“The best way of being a role model is building awareness of the actual amount of time we all spend with our screens every day,” Homayoun says. “We often engage with devices without even thinking about it. Most of us underestimate the number of minutes this constant checking of our phones takes.” And all this screen time is time taken away from important and meaningful relationships in real-life.
Effective Methods for Tracking Digital Use
One easy way is checking the usage data on your and your teen’s phone. On an iPhone, go to Settings and scroll down to Battery. You’ll be able to see the percentage of time spent emailing, texting, or using social media in the last week or last 24-hours. The precise number of minutes and hours can also be found by tapping the Clock icon. I was shocked to learn that in the past seven days I spent 18% of my time texting, which equated to roughly five hours. Sure, much of that back and forth was spent communicating with people for work and my two teenagers and husband, but still. 300 minutes is a lot of time to spend every week tapping out messages.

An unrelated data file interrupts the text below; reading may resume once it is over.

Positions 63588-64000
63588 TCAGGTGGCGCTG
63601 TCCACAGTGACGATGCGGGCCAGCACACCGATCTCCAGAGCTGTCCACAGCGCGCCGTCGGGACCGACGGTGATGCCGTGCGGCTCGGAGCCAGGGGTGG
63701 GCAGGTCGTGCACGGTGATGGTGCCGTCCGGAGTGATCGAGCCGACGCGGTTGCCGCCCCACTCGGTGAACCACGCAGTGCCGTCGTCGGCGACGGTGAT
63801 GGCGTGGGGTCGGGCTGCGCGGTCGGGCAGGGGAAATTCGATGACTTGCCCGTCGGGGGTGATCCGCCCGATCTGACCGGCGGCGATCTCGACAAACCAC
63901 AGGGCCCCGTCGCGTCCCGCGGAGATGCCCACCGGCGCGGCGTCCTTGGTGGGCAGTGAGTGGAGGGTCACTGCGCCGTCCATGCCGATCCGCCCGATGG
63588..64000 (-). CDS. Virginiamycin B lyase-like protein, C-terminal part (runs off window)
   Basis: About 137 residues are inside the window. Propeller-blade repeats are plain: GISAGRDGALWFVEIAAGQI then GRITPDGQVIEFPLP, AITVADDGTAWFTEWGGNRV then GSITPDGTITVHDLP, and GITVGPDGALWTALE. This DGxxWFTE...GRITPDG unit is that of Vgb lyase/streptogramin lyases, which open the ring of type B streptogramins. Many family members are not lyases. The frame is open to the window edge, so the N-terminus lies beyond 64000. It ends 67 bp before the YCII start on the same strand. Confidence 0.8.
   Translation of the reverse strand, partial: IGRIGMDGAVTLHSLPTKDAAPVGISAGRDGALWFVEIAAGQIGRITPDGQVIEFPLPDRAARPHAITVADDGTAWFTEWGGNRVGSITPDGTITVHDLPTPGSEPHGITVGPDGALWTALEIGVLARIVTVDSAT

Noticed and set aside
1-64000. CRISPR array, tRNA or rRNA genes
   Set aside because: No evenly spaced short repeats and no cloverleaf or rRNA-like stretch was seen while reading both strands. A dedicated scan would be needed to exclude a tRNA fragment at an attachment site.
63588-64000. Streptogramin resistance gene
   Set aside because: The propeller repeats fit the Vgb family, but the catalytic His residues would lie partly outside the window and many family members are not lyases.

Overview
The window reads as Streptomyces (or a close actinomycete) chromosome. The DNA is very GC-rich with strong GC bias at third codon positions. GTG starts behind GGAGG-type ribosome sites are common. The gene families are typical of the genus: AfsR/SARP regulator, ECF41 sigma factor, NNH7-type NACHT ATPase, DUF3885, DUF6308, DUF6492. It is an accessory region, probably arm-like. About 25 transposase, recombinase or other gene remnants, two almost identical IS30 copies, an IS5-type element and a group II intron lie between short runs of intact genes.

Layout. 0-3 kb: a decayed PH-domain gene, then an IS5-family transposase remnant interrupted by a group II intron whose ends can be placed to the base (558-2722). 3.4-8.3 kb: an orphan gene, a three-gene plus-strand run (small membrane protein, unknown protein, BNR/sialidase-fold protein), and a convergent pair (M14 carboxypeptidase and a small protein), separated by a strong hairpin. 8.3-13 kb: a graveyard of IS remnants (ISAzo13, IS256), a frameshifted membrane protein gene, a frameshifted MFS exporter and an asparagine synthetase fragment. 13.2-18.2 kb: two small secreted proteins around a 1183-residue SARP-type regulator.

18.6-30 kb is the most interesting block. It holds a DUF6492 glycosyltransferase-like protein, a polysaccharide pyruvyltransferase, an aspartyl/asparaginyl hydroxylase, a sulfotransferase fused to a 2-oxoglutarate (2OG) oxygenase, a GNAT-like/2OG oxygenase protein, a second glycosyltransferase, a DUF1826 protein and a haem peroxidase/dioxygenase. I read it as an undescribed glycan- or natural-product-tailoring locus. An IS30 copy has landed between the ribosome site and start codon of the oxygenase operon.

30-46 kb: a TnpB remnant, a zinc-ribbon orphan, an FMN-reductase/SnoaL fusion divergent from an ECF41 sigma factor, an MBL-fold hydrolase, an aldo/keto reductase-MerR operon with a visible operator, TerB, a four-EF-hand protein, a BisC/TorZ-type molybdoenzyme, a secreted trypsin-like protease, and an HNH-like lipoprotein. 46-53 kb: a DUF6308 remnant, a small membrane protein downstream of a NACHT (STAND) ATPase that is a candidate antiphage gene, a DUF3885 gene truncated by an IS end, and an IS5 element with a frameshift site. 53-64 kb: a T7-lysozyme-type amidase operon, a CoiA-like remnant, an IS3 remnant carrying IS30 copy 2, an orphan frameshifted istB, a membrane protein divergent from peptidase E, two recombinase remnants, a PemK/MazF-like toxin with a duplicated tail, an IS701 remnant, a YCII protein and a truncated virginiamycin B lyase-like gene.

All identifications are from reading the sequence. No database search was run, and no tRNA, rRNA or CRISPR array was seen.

“If we identify our habits, we become aware of them,” Homayoun argues. “That’s the only moment when we can change our behavior.”
It takes just a few seconds to find tracking instructions for other phones online. For example, these are the guidelines Samsung offers Galaxy users. I discovered them by typing the words “Samsung,” “Galaxy,” and “data usage” into a search engine. You can do the same for virtually any device.
Additionally, many phone bills now include this breakdown of usage by data, texting and phone use. Consider reviewing them a bit more carefully and you may be surprised to learn about the habits of smartphone users in your family.
Below are four apps Homayoun recommends for helping parents and teens become more aware of, and control, online use. The tools that follow can also boost productivity.
- Moment automatically tracks how much you use your iPhone and iPad every day. It allows you to set daily limits.
- Forest sets a timer to encourage phone-free time. The app grows a digital tree while you work. If you leave the app for any reason during the period of time you’ve selected, your cute virtual tree will die.
Look for Signs of Overuse